ANAHEIM, CALIFORNIA—For patients with recurrent glioblastoma, carboplatin-based intra-arterial chemotherapy is relatively safe and well-tolerated, with quality of life being maintained or improved during treatment. This study was presented at the Oncology Nursing Society (ONS) 39th Annual Congress.

“Glioblastomas are the most aggressive brain tumor, and roughly 60% of all brain tumors are glioblastomas. Median survival is 14 to 16 months, with a nearly 100% recurrence rate,” Patricia Bruns, RN, MSN, APN, CNS, of the Minneapolis Clinic of Neurology, said during a podium session. “Despite treatment with radiation and chemotherapy, it remains a devastating diagnosis and recurrence remains a clinical conundrum.”

Standard of care for glioblastoma includes 3D-conformal radiation over 6 weeks with concurrent temozolomide. This is followed by at least 12 cycles of adjuvant temolozomide for 5 days followed by 23 days without treatment. Patients undergo close follow-up with MRI and have office visits at least every 8 weeks or at shorter intervals, depending on their MRI results.

When tumor recurrence occurs, options are limited, according to Bruns. Although many patients attempt other treatments, a vast majority at Bruns’ institution receive intra-arterial chemotherapy. For this treatment, a catheter is threaded via the femoral artery to the base of the skull, and chemotherapy is injected into the brain through vessels that feed the tumor.

To evaluate the survival benefit and toxicity profile of this treatment, Bruns and colleagues conducted a retrospective chart review of patients with recurrent glioblastoma who were treated with intra-arterial carboplatin with either bevacizumab (group A) or intra-arterial carboplatin with intravenous chemotherapy agents (group B) from November 2005 to May 2010.

Forty-four patients (average age, 52.5 years; 29 men) were included in the analysis. Thirty were at their first recurrence, 13 were at their second recurrence, and one was at a third recurrence. In terms of the extent of surgery, 25 had undergone complete resection, 11 had undergone partial resection, and eight had undergone biopsies.

According to the data, adverse events included growing hematomas, seizures, headaches, nausea, and myelosuppression.

Progression-free survival was roughly 162 days (5.4 months) in group A versus 237 days (7.9 months) in group B. In patients treated with bevacizumab alone, progression-free survival was roughly 120 days (4 months).

Overall survival was 20.7 months in group A and 16.2 months in group B, which bypassed the average life expectancy for these patients.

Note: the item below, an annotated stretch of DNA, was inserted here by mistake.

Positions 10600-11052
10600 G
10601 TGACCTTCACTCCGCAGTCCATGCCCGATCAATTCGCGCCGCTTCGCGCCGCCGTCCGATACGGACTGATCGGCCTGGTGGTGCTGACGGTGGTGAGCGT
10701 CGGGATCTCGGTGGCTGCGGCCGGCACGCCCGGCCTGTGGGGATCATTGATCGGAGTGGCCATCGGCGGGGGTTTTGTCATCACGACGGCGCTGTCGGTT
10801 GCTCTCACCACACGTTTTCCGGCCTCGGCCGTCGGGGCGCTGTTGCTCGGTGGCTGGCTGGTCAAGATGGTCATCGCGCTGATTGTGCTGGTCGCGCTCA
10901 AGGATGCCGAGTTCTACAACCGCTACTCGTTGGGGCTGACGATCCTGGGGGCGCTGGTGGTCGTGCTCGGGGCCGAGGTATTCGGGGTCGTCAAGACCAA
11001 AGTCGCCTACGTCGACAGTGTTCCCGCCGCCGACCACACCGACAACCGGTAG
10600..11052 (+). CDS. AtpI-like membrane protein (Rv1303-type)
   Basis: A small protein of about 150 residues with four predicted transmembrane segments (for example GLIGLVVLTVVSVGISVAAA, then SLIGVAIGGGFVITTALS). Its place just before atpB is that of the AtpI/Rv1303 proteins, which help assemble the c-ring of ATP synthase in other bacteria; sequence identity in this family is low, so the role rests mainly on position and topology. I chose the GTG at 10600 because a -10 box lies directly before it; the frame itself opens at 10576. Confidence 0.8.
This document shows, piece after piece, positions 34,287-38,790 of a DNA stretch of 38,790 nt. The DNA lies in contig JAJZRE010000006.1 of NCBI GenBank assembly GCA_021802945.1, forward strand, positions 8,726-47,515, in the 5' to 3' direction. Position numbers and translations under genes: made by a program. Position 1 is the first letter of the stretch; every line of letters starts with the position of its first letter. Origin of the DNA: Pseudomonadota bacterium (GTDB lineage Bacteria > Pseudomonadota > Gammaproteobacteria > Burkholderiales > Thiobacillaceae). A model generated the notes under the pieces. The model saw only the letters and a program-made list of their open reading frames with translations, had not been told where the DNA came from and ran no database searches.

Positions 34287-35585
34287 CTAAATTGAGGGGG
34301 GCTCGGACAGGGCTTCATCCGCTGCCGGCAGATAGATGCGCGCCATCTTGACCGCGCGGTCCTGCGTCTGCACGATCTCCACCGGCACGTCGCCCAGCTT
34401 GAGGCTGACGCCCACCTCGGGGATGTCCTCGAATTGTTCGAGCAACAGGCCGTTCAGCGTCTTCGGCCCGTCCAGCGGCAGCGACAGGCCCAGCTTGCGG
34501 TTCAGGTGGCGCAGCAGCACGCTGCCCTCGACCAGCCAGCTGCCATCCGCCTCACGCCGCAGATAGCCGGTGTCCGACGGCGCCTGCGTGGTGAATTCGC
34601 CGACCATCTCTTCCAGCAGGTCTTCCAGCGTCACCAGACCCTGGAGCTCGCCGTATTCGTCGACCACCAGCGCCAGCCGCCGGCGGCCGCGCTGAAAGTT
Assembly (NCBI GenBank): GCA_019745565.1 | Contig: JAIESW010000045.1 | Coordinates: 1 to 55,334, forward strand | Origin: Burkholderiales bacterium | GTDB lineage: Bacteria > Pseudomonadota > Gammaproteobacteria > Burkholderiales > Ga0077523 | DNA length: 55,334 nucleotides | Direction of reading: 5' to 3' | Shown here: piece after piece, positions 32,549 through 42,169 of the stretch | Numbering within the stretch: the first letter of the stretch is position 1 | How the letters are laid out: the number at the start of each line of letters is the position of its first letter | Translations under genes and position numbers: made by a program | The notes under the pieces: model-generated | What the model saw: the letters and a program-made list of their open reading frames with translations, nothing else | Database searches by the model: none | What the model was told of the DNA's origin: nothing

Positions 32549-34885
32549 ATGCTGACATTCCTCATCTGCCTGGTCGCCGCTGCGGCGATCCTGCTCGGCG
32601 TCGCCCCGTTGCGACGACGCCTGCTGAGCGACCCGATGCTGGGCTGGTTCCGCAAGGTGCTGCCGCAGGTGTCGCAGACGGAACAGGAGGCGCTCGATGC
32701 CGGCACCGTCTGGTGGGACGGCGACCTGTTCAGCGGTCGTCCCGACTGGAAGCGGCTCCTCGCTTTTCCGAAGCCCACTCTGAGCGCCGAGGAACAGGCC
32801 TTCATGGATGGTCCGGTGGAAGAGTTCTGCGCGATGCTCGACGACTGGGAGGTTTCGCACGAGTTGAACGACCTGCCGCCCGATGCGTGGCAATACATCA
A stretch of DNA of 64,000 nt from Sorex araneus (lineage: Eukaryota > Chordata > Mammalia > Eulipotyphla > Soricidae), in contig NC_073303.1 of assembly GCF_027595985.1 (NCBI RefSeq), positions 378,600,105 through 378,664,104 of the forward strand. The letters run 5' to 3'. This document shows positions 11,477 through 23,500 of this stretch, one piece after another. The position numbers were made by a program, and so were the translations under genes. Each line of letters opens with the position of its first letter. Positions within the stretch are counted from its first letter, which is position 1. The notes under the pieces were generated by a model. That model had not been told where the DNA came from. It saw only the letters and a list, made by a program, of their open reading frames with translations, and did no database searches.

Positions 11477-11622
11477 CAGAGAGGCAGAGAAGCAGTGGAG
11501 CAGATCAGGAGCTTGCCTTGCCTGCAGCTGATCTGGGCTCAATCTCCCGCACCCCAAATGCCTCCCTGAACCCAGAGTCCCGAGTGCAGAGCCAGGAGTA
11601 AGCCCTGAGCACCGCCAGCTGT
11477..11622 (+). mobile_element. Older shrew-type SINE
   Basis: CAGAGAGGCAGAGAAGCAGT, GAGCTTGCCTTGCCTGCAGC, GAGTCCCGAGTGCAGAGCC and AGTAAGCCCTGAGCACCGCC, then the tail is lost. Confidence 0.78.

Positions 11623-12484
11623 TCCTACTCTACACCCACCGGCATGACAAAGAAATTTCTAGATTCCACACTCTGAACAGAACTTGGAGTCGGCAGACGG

Bruns and colleagues also sought to examine how carboplatin-based intra-arterial chemotherapy affected health-related quality of life. Patients had to have received and failed standard of care for glioblastoma. Those with bilateral disease, those who are immediately post-radiation, and those with comorbid conditions were excluded.

The study measured quality of life at baseline and 1, 2, and 4 months after therapy. The researchers have enrolled 20 patients to date, and 14 have currently completed a minimum of 4 months of treatment. During her presentation, Bruns discussed results of an interim analysis of these patients.

Patients were relatively younger, aged 34 to 67 years. Time since initial diagnosis ranged from 7 to 68 months. Adverse events included hematoma, a varicella outbreak related to myelosuppression, headaches, nausea, fatigue, which is an ongoing issue, and stroke in one patient.

Seven quality of life domains were examined, including global quality of life, role function, social function, visual disorder, motor dysfunction, communication deficit, and drowsiness.

Results revealed improvements in global quality of life, role function, and social function scores from baseline through follow-up, with the exception of social function at month 4. Visual disorder, motor dysfunction, communication deficit, and drowsiness typically decreased as time went by.

“Intra-arterial chemotherapy with carboplatin is relatively safe and well-tolerated. In this small study cohort, no major treatment-related adverse events occurred and we did not see any significant detrimental effects on quality of life scores in any of the seven preselected domains. Rather, there was an improvement in global quality of life and role function scores in the majority of patients,” Bruns concluded.

REFERENCE

Bruns P. Effect of intra-arterial chemotherapy treatment on health-related quality of life in patients with recurrent high-grade glioma. Presented at: Oncology Nursing Society (ONS) 39th Annual Congress; May 1-4, 2014; Anaheim, CA.